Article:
Bates created Lake Andrews in the late 1950s as part of the general landscaping and construction that was occurring in the northwest part of campus. The low, wet area was always a natural location for campus runoff (since the early part of the century, it had been flooded in the winter for hockey games) and the College formalized that relationship by excavating the area, landscaping it, and directing the campus storm drains there. Presto: a new pond.
From the start, there was speculation that the pond water would not run clear. In 1958, even before the pond was completed, a tongue-in-cheek article appeared in the Bates Student, written by John Curry ’61. “Eventually, there will be a luxurious layer of grass covering the gently sloping banks,” he wrote. “Combine this with the green of the algae on the lake, and no one will know the difference between the grass and the hole in the ground.”
His prose was prophetic. A couple of years ago, the College moved to improve the pond’s chronically poor water quality. In doing so, Bates brought together different perspectives, treating the problem as a interdisciplinary environmental issue.
Alumnus Scott Williams ’71 came down from Turner to look at Lake Andrews. Assistant Professor of Geology Lois Ongley and her students tested the water. Faculty and staff came together to address the problem.
“It’s a sick little water body,” said Williams, who understands the irony of having a polluted pond in Bates’s backyard. “With all the landscaping and groundskeeping being done at Bates, it’s really sort of inconsistent to have this pretty, but sick, water body, which is otherwise a very nice aesthetic amendment to the campus.”
Williams explained the science of the pond’s illness. “It experiences raging algae blooms every summer. That’s a sign of excess nutrients in the pond: hypereutrophication. When we were out there, the clarity was so poor that you could only see three or four inches into the water in the middle of summer.”
Yet he also found the pond to be a remarkable place. “It’s really a unique fresh-water resource,” he said. “I was astounded to see the variety of waterfowl that use the pond: sea gulls, two cormorants, and, most surprising, an osprey fishing out of the pond, taking those bloated goldfish that have taken up residence over the years.”
The source of the pond’s problem is its watershed: the campus, which is relatively heavy on buildings and pavement and light on water-cleansing wilderness. Much of what hits the ground on campus — oil, gas, salt, and sand from cars and parking lots, fertilizers for the fields, runoff from roofs — gets washed into the College’s storm drains, where it becomes concentrated before sluicing into the pond. In addition, the regular “blow downs” from the College boilers flow into the pond, too.
And then there are the ducks who’ve taken up residence at the pond, sending their own contributions into the water. They wouldn’t hang around in such numbers if not for the free food fed them by humans. “You used to see people with grain bags full of bread, tossing it out for the ducks,” Williams said.
Here’s where our environmental example involves disciplines besides science. Take your pick: Is it training in English, sociology, psychology, history, political science, education, or economics that best helps someone teach a community not to feed ducks? “It’s a tough issue — and a classic environmental problem — because the ducks do bring pleasure to some people in the community,” Williams said. “When making environmental decisions, people have to decide what values they hold highest.” In other words, do you want clean water or do you want to make way for ducklings?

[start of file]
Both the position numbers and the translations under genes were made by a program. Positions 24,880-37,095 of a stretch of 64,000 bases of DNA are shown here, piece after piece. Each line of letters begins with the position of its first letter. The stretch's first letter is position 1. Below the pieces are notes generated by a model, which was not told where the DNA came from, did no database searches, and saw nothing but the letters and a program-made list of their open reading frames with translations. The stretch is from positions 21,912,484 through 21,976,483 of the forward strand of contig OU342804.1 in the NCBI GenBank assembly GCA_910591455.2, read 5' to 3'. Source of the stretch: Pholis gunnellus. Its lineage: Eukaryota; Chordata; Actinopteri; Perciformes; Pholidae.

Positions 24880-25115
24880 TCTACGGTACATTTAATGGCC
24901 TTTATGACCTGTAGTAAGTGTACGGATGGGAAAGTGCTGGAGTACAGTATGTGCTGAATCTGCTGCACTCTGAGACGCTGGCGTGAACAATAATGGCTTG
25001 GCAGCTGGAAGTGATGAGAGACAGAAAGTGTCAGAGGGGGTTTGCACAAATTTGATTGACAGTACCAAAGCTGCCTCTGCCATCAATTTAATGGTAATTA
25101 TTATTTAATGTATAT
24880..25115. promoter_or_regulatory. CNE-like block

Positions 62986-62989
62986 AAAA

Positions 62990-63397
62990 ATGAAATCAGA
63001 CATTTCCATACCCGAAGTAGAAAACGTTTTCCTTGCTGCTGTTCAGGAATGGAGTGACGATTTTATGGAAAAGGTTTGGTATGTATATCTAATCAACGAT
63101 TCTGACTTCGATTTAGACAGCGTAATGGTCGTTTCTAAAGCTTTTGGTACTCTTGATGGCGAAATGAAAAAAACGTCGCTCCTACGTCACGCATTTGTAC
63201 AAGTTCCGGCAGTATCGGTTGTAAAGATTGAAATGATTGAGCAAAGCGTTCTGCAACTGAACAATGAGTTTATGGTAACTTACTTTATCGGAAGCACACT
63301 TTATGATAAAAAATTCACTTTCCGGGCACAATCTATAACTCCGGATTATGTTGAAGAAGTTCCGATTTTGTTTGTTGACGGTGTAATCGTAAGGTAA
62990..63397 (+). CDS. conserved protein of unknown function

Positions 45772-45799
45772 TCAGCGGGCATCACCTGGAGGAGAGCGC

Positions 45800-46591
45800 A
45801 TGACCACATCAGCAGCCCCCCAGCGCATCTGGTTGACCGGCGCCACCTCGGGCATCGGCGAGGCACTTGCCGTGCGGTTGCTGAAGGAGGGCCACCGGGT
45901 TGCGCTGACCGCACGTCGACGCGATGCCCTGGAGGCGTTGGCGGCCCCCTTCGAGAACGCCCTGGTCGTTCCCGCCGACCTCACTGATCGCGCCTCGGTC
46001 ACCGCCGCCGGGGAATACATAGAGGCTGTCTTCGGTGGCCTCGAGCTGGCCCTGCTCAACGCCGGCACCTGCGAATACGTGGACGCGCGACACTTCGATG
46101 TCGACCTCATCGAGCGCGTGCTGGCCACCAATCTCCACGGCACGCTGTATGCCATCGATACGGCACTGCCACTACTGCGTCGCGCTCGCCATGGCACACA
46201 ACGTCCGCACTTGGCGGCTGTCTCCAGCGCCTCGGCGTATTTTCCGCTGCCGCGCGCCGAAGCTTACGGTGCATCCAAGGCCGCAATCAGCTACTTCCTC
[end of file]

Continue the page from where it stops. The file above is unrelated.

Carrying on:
No duck feeding
Recently, the College placed signs along the pond that encourage people not to feed the ducks. Rather than just ordering “No Duck Feeding!” the signs explain their message, asking visitors and community members to help restore the pond’s environmental balance by not feeding the ducks. It seems to be working.
With regard to the runoff, the College will try several things. Bates plans to move the Maintenance Center to an area behind Merrill Gymnasium, with the existing maintenance building behind Lake Andrews being renovated and expanded into a new academic building. The project involves moving the boilers, which will eliminate the discharge into the pond (the discharge at the new site will be treated before it’s sent into the sewer).
The College plans to reintroduce vegetation along the pond’s eroded banks, and that will act as a buffer for runoff. It will also help stop the erosion, worse lately because the algae blooms have shaded out vegetation along the water’s edge. Non-phosphate fertilizer is another possibility. And putting alum into the pond would create a chemical reaction, causing the phosphates to precipitate out.
Addressing the Lake Andrews situation is just one example of the increasing environmental awareness on the Bates campus.
For her senior thesis, Amy Powers researched the emergence of ES programs at colleges along the East Coast. She also looked at the environmental philosophy at each school, including Bates. “Bates has come a long way,” she said. As one example, she points to the heightened efforts of the College’s dining services, which has begun aggressive recycling and composting programs.
Such initiatives often involve student watchdog groups like the Environmental Coalition. Another group promoting environmental awareness on campus is the Committee on Environmental Issues, including faculty, staff, and students. The committee addresses the ways Bates as a community and business interacts with the environment. Last year, the committee drafted the College’s first environmental policy [see sidebar].
A visitor can find environmental reforms throughout the campus. For example, retrofitting lighting outlets in twenty-four dorms and ten academic buildings saves the College 600,000 kilowatt hours each year. Water-saving fixtures and energy-saving windows have been installed throughout campus. Recycling paper is an automatic part of day-to-day life at Bates for most faculty, staff, and students.
Bates students are involved at each step, and Orr says being involved in solving problems is a good thing for any college student. “Despair is the typical [student] response to overwhelming problems such as global warming,” writes Orr. “Students need to know that global problems exist and that these problems threaten their future. But they also need to know how to solve problems, beginning at the institutional level.”
“It’s essential that students be given the chance to engage in projects, to take action,” said Schauffler. “They must recognize that they have a lot of choices to make, and that their choices do have an impact on the world.”